The primary data for this study was obtained from the 60 th round of the NSS. This was a nationally representative survey conducted by the National Ministry of Health and Family Welfare (MOHFW) from January to June 2004. The data were collected by trained staff from 47,302 rural and 26,566 urban households. Structured questionnaires were administered and information on the sociodemographic factors, present or existing ailments, as well as health care seeking behavior were collected. The survey also collected data on utilization of private and public health care services-inpatient hospitalisation during the 365 days prior to the date of interview and outpatient visits during the 15 days prior to interview. Further details can be found in the final report of the NSS 60 th Round. [8] The survey was approved by the ethical review board of MOHFW.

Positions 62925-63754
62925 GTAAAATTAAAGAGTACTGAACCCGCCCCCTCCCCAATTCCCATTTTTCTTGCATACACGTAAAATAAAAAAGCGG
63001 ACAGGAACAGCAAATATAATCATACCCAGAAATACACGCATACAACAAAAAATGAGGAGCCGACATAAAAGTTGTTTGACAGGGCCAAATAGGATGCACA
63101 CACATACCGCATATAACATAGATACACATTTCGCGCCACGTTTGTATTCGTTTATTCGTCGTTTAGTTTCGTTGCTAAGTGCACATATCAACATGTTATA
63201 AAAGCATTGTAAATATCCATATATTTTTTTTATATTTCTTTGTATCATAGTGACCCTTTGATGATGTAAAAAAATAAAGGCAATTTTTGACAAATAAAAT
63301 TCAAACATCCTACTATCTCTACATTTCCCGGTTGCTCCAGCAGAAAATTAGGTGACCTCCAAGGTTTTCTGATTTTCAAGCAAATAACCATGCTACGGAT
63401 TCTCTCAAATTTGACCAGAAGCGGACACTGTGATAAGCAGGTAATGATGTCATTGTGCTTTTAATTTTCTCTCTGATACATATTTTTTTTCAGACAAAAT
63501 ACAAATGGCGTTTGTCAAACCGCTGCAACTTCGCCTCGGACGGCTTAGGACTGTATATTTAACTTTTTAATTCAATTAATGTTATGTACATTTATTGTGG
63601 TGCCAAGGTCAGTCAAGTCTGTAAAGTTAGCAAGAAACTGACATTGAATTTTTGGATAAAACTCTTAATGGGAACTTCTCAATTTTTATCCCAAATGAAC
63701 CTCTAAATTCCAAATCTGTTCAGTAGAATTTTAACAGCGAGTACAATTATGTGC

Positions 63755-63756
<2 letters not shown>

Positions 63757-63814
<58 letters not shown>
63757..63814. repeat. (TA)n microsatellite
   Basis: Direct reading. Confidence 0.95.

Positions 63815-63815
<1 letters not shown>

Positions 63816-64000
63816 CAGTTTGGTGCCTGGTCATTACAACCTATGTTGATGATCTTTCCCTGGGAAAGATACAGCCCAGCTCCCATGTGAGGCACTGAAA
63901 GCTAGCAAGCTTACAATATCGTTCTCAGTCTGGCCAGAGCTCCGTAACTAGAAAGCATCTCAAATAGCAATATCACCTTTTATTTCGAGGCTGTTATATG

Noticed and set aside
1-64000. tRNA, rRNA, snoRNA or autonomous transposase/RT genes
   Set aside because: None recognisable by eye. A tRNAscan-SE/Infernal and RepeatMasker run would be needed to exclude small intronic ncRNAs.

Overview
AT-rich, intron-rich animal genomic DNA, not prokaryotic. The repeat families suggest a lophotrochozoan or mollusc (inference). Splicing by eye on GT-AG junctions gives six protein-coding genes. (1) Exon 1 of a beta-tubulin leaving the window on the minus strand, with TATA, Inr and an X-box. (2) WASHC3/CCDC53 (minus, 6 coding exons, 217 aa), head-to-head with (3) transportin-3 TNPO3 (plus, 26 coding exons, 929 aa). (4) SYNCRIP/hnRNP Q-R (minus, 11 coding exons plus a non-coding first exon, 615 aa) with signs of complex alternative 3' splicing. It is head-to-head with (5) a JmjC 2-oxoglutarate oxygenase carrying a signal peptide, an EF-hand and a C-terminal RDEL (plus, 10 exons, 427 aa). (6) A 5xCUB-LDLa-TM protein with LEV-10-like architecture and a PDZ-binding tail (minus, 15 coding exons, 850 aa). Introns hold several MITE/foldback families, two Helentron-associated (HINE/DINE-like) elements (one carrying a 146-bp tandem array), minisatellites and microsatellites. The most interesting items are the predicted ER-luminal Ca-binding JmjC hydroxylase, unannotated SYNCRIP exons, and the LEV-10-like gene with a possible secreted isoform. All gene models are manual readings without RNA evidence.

For the purpose of the present analysis, all individuals who had reported tuberculosis as their ailment and for whom information was available on all the variables were included in the final sample. The dependent variable was a binary variable indicating the source of TB care, i.e., public or private sector. This was recorded as reported by the respondent and was collected both for individuals who sought medical services as outpatients and those who received health care services as inpatients.

Statistical analysis